The SPDR Portfolio S&P 500 Growth ETF (NYSEArca: SPYG) is a basic approach to growth stocks and one that’s serving investors as highlighted by a year-to-date gain of 11.62%.

SPYG, which tracks the S&P 500 Growth Index, and rival growth ETFs can actually perform well late in the business cycle. Investors can still enhance their portfolios as the bull market extends with growth-oriented stocks that continue to perform despite the recent bouts of volatility. The growth style has outperformed the market in spite of being prone to sell-offs with strong corporate earnings.

Growth stocks are often associated with high-quality, prosperous companies whose earnings are expected to continue increasing at an above-average rate relative to the market. Growth stocks generally have high price-to-earnings (P/E) ratios and high price-to-book ratios. Still, data suggest the growth/value premium isn’t overly elevated relative to historical norms.

“There are many reasons why value stocks have lagged behind. Much of the phenomenon reflects the ultra-low interest rates that have prevailed since the global financial crisis. Lower rates make investing in growth stocks more attractive,” writes Ronald Chan for Bloomberg. “At the same time, they hurt financial companies by compressing their net interest margins — the difference between the rates at which they can borrow and lend. This has depressed returns in a sector that’s come to make up a substantial chunk of the value universe, defined by stocks with low multiples of price to earnings, book value, or other measures.”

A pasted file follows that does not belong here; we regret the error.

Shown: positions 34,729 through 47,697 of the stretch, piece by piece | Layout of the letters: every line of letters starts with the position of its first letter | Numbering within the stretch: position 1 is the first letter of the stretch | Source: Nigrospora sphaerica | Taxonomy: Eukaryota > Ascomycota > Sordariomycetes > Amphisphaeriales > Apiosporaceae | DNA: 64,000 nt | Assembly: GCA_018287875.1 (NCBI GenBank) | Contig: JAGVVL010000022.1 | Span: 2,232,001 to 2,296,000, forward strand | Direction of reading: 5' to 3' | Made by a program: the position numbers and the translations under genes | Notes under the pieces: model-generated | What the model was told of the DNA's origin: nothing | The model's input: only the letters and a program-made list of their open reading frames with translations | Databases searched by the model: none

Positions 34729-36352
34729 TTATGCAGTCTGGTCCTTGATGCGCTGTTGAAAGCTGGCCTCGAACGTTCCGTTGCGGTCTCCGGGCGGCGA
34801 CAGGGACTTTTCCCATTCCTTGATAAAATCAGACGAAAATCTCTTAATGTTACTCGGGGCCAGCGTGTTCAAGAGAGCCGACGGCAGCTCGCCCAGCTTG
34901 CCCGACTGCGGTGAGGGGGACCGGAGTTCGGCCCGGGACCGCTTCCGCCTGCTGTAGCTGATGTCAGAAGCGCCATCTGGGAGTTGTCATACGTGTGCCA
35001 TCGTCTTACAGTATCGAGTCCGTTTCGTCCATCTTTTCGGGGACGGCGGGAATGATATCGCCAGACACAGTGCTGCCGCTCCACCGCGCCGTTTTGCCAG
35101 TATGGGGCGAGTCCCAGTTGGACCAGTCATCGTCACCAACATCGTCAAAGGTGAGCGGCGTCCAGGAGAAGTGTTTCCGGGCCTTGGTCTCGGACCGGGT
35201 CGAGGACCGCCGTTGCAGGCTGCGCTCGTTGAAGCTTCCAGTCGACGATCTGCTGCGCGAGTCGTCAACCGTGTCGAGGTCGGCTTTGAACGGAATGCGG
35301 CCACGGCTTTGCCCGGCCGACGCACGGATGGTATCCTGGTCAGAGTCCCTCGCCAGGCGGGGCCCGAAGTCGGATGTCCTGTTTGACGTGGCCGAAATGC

Growth Dominance Can Continue

Growth stocks may be seen as exorbitant and overvalued, causing some investors to favor value stocks, which are considered undervalued by the market. Value stocks tend to trade at a lower price relative to their fundamentals (including dividends, earnings, and sales). While they generally have solid fundamentals, value stocks may have lost popularity in the market and are considered bargain priced compared with their competitors.

When we are in a slow down or a contraction, the growth, large-cap, and defensive categories outperformed as they provide more diversified businesses and showed lower fixed costs to help them weather economic storms.

The $8.42 billion SPYG is home to 279 stocks with Apple and Microsoft combining for almost 20% of the fund”s weight. SPYG devotes nearly 55% of its weight to the technology and consumer discretionary sectors.

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The opinions and forecasts expressed herein are solely those of Tom Lydon, and may not actually come to pass. Information on this site should not be used or construed as an offer to sell, a solicitation of an offer to buy, or a recommendation for any product.